We're taking a few steps forward this time.
The holidays are coming up. I'm conveniently (for you) making a few picture frames as presents. The presents are technically what's inside the frame, but that's not the point.
I'm often asked what pair of hollows and rounds a woodworker should start with. The answer, like everything else, is that it depends. I imagine that the 6s, 8s and 10s will have their place in everybody's shop (radii of 6/16, 8/16 and 10/16, respectively), probably the 4s too. This, of course doesn't help somebody that's looking for one pair.
My recommendation is as follows: if you want one pair pick an ogee you like and I'll help you pick a pair to make that. If, however, you can swing it, get two pairs. Once you have two pairs you'll be able to introduce ovular shapes. It's at this stage that you're truly able to recognize the versatility of these planes. I also encourage people to get two pairs that are not too close. Get the 4s and 8s or the 6s and 10s. You'll be able to make scores of very different profiles with just those two pairs.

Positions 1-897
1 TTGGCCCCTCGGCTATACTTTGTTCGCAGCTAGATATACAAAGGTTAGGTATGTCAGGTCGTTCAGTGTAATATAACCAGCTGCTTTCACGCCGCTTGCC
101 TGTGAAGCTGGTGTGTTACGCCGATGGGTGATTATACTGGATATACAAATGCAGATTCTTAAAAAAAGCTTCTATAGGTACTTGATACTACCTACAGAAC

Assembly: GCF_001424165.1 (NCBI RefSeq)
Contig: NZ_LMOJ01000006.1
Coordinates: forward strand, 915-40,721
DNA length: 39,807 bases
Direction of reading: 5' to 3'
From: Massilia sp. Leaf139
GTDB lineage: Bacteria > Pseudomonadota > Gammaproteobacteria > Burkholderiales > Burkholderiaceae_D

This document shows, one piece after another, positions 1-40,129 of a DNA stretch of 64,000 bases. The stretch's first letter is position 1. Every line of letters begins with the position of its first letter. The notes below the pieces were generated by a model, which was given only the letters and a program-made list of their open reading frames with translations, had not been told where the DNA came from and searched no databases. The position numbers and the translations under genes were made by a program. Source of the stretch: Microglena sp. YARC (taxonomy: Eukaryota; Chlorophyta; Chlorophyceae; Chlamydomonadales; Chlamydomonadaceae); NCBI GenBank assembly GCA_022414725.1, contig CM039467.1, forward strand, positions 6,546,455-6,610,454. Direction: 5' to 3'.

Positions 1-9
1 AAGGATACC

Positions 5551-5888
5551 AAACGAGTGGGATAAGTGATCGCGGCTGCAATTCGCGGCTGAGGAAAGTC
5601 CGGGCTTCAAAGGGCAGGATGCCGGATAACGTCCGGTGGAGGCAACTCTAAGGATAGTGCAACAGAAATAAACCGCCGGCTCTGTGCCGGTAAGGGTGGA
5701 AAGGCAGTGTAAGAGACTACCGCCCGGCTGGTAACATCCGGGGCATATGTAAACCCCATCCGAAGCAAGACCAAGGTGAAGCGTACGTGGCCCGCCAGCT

I'm introducing ovular shapes here. These planes are still being steered by the rabbets and chamfers. It's not freehand, but at times it may feel like it's approaching that.
Dimensions from top right corner
Red rabbet: 27/64w x 18/64h
Purple: 42/64w x 8/64h
Green: 19/64 x 22/64
Black: 2/64 x 28/64
from to left corner
(you'll need either a sash fillister, extremely straight grain, a very steady hand or a table saw for this one.)
Orange: 28/64 x 8/64
#6 round followed by #10 round
Chamfer with Rabbet
#6 hollow followed by #10 hollow
Rabbet followed by #2 hollow
And the results
These picture frame profiles often look a little off. Once it's together they're pretty nice.
Note: a profile like this is worked from both edges. You'll need straight grain or a scraper.
PS It may feel like we're jumping all over the place. By seeing more complex profiles you'll start to piece it together on your own. We'll get back to the basics in the coming days.
How do the rabbets act as depth gauges? How do the planes, themselves, act as depth gauges?